Making "Never Enough" I only sewed a small section of the zipper-and-snap backing; then I used photoshop to copy it into a full backing. I photographed the pieces I wanted to use in Never Enough (and harvested other images online), then combined them on the image of a brown paper tracing of me.

Never Enough, in progress, pinned to my work wall

CWTM How do you know when to “stop” – when do you consider a piece actually finished?

DS I stop when what’s in front of me is what I originally imagined; it’s finished (backing, sleeve, hanging rod, etc) after it’s accepted in a show and has to go out the door

 Never Enough....finished

CWTM Your greatest source of inspiration is…

DS. I’m addicted to this. I always have 10 more pieces ready in my mind

 

CWTM When do you do your best creative thinking?

DS On the way home after a visit to a museum or show – while I’m driving, a part of my brain is moving sideways and mixing parts together.

 

CWTM What do you enjoy most about your work?

DS I love all the creative parts. Even the finishing is OK. But the business part…..the paperwork, making contacts: I always want to be back in the studio.

 

Generational Fossil adds photoshopped images and the images of items that have been pressed into wet leather.

 

CWTM Best advice you’ve ever received?

DS Language matters. If you call yourself an artist, you give yourself permission to create. If you call your home a studio, you don’t feel required to vacuum.

 

CWTM Who would be 6 people that you would invite to dinner?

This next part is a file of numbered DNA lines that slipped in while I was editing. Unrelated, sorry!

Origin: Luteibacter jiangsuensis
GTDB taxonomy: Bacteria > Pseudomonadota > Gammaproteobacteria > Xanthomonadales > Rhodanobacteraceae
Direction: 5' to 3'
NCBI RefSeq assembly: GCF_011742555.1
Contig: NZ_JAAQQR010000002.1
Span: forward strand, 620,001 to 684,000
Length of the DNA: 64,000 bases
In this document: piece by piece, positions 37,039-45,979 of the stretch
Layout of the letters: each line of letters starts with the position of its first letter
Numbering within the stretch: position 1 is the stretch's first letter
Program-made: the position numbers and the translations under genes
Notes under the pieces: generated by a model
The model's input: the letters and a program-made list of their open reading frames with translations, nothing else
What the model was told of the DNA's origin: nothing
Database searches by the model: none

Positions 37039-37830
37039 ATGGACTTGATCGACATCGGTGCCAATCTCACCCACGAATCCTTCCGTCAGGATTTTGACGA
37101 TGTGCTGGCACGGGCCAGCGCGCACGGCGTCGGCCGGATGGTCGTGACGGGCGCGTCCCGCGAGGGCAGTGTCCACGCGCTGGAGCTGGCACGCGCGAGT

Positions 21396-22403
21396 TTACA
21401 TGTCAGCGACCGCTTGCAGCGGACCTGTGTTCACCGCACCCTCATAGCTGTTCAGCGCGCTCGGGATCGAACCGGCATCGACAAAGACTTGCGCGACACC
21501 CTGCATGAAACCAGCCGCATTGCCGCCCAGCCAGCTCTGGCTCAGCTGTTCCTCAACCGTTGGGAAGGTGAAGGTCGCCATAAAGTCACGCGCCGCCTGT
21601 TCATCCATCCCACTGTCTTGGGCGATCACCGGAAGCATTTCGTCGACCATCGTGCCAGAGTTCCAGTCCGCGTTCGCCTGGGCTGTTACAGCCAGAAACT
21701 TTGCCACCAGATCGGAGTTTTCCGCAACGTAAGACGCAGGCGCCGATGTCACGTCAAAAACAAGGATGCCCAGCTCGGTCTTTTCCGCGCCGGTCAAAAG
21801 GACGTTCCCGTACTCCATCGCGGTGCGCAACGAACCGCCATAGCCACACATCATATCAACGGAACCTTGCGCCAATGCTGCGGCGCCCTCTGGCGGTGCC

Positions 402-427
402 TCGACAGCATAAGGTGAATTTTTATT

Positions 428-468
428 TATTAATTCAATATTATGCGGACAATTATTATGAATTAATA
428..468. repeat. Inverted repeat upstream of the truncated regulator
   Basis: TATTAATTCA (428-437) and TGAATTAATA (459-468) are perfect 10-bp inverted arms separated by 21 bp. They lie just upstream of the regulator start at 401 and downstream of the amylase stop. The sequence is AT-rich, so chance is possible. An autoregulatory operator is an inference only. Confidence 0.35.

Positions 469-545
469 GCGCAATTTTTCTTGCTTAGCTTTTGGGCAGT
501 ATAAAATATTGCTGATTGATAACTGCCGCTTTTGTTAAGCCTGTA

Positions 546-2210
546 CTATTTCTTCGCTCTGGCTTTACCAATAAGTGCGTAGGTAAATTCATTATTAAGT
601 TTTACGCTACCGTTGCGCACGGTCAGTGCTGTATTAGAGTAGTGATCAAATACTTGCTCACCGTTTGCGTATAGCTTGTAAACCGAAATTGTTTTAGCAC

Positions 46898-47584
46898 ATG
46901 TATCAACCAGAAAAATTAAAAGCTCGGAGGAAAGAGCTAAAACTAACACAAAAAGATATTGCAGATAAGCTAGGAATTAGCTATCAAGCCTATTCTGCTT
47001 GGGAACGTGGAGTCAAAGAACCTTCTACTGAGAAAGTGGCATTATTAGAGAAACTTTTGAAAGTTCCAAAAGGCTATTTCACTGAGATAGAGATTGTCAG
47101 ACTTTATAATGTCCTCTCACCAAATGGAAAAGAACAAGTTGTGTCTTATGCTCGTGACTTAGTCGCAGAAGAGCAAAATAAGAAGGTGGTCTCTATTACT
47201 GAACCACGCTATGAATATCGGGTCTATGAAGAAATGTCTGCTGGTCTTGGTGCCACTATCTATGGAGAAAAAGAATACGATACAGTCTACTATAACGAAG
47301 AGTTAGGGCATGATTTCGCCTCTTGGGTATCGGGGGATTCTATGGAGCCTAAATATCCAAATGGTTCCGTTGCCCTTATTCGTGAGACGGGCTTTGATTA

DS People willing to bring the food with them.

 

CWTM You’d be lost without…

DS I’m very lucky to have an amazingly supportive husband. He loves my art, and understands my need to be so obsessive about it. Having an absolutely encouraging partner is unbelievably important.

 

this early piece shows how crochet can be embedded under the cloth, sewn on, or pressed into clay. I use all 3 methods in my art.

 

CWTM Your favourite luxury in life?

DS Time to make art. And chocolate.

 

CWTM Has the advancement of computers and technology impacted your work?

DS Photoshop is an amazing tool: it allows me to move parts, change elements, and visualize everything. I love it! And having a website allows me to share my art with people all over the world.

 

I used photoshop to visualize this. The image on the right is the costume of a Russian shaman - the white circles represent her backbone. In my pieces, I used scissors covered in damask linen for the backbones

 Witness to the Past, #1, #2 and #3 Constructed on frames of metal rods, upholstered with old blankets, then covered using

CWTM What do you enjoy most about your work?

DS I sometimes joke that when I die, my son will throw all my art in a dumpster. The truth is, I’ll never be world famous, and I have no control over what happens to my art when it leaves my studio. But I’m making art, GOOD art, now, and I love doing it. What could be better?

 

CWTM Is it important for us to be recognized by the art world and if so, how can we help affect that change?

DS Oh, that’s a whole long discussion…

 

CWTM What is next for you?

DS Not sure. I’ve spent the past 4 years working on developing contacts, marketing myself, being part of FiberPhiladelphia 2012. Now I’m back in my studio and reassessingold quilts.Security, and the plan for her

Diane Savona will be teaching in Australia in 2014... email for more information